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Adam&EveDDB Creative Creative Works

Why the V&A has repositioned its brand around niche interests


By Amy Houston, Senior Reporter

March 15, 2024 | 10 min read

The museum’s marketing lead and the team at Adam&EveDDB explain how they’ve been trying to attract punks, knitters and gamers.

V&A ad inside GTA

The V&A's new brand campaign wants to inspire everyone's niche interests

The V&A in London is the world’s largest museum of applied arts, decorative arts and design, with a whopping 2.8m objects, but despite having so much to offer, familiarity with the brand was low, especially among 18- to 34-year-olds.

As Stuart Williams, planning director at the museum’s creative partner, Adam&EveDDB, tells us: “Only 19% would say they were familiar with the V&A. That problem was our starting place.”

Using focus groups, Williams and his team were able to determine that many folks just didn’t think that the V&A had something that would be relevant to their interests, so breaking down that barrier posed an exciting opportunity.

That message informed a new tagline, ’If you’re into it, it’s in the V&A’ – a line full of simplicity, that doesn’t rely on wordplay, isn’t trying to trick anyone and doesn’t require dissecting.

With this new brand position, the team felt they had an opportunity to engage people from all walks of life, so they chose 73 items from the vast collection, each with an unexpected twist.

“People probably associated the V&A with statues, ceramics or paintings, but it’s also Willy Wonka, Dr Martens, Star Wars and Game Boys,” says Mark Shanley, a creative director at Adam&EveDDB. “So even just this part of the campaign, these 73 posters, literally prove our statement.”

V&A punk ad

The posters Shanley is referring to are gorgeous photographs of punks in Camden, football fans heading to a match, history enthusiast role-playing battle scenes and more. To kick off the project, some of these images ran in niche magazines themed around fishing, football, music and gaming to entice more people to walk through the museum doors.

“This was just really exciting for us because I personally have never had an ad in the Angling Times,” laughs Shanley. “So, this was a first for me, maybe a first for us as an agency.”

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Next, the creatives decided to partner with unique content creators to continue to push the campaign online and to younger audiences. As they got deeper into the project, they had people create new objects that related to their hobbies. One of those passions was bookbinding, while pottery was another and there was even some knitting involved.

Most importantly, the real-world aspects of this campaign are aimed at tangibly engaging people. Many of the posters have QR codes that take you directly to the museum’s website, toward the items of interest, and the staff are all equipped to guide people through the exhibitions of interest.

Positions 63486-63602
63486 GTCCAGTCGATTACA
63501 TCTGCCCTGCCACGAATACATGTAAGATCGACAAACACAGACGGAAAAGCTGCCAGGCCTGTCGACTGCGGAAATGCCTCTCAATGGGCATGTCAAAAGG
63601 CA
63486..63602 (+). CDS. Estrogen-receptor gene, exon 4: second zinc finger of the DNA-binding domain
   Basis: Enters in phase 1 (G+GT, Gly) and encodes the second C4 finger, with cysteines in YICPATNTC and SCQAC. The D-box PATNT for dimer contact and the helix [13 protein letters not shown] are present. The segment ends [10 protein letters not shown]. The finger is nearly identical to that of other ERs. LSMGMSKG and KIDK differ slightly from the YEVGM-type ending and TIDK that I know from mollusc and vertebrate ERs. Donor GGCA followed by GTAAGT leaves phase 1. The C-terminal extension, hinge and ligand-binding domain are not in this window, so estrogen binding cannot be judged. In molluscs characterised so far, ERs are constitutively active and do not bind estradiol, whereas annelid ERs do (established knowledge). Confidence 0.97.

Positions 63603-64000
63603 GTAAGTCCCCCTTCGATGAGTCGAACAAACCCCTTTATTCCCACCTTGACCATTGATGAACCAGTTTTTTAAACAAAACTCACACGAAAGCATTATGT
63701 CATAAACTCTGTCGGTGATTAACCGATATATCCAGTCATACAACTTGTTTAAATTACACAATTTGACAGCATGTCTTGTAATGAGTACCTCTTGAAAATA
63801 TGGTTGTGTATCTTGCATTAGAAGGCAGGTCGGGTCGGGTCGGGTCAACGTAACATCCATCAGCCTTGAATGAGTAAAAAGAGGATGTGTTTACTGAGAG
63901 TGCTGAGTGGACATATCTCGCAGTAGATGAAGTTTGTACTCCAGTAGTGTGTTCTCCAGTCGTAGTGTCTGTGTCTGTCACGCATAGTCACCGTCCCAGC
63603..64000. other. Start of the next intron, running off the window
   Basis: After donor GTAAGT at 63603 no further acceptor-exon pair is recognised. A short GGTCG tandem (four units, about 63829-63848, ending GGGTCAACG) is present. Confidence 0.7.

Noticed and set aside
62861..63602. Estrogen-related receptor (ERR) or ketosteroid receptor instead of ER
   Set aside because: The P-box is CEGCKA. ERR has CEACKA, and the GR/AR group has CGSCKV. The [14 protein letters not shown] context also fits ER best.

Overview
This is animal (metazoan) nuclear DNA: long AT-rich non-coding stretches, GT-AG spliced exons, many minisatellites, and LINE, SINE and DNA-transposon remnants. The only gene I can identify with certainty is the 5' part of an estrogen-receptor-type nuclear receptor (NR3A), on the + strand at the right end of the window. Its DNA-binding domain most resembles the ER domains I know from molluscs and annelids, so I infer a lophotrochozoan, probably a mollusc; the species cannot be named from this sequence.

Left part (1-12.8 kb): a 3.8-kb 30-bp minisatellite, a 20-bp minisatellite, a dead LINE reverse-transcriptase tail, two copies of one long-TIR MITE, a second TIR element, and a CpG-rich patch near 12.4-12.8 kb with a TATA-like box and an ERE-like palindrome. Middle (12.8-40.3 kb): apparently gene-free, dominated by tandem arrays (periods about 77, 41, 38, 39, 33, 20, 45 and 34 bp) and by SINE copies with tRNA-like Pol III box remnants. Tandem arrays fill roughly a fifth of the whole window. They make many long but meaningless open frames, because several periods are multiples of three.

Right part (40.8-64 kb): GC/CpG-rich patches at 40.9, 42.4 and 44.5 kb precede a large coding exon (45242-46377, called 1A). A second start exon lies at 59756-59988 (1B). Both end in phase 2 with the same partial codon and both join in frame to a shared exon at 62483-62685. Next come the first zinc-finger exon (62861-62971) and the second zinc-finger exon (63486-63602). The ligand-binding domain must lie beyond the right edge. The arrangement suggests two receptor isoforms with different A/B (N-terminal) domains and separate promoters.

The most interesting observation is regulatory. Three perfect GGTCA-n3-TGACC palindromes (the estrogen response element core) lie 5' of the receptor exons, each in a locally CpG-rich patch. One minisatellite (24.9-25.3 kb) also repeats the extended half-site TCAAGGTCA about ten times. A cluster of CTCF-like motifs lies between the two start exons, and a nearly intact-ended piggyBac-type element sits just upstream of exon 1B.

“We are really lucky to have a poster holding in the tunnel as you walk up to the V&A South Kensington and we like to try and have fun with it,” explains Sophie Rouse, who is the museum’s head of integrated marketing and insight. “We had all our different objects along in the tunnel and when I walk through the tunnel, I watch people taking pictures of the ads and it’s just one of the wonderful things about the campaign.”

Ad about gaming

She adds: “I had someone talking about how they used to play Crazy Taxi as a five-year-old kid with their older sister, which is quite literally replicated in the ads that we put out. So, it’s just a wonderful medium for opening up stories.”

In the future, there might even be an exhibit dedicated to popstar Taylor Swift, given how much of a cultural phenomenon she is. Before the campaign officially launched, the V&A had put out a job ad saying it was looking for people who were experts in niche topics, one being knowledge of the singer. It blew up and landed the museum front-page coverage across the UK.

With so much of this project centered around emotion, Rousey believes that nobody else would be capable of a campaign like this. “Our competition isn’t the museum sector; it’s what people do with their free time. We want to be relevant in people’s lives.”

It’s a simple campaign that’s been brought to life in an enormous way across many different touchpoints. And it’s just the beginning. Upcoming iterations will include an online stunt in the popular video game Grand Theft Auto, a bespoke knit created by skilled artisan Onyinye Achusiogu and a London theatre seat featuring a specially engraved plaque.

Shanley concludes: “Getting to make creative things for a living is a gift. To make them for the home of creativity is a unique privilege.”

Adam&EveDDB Creative Creative Works

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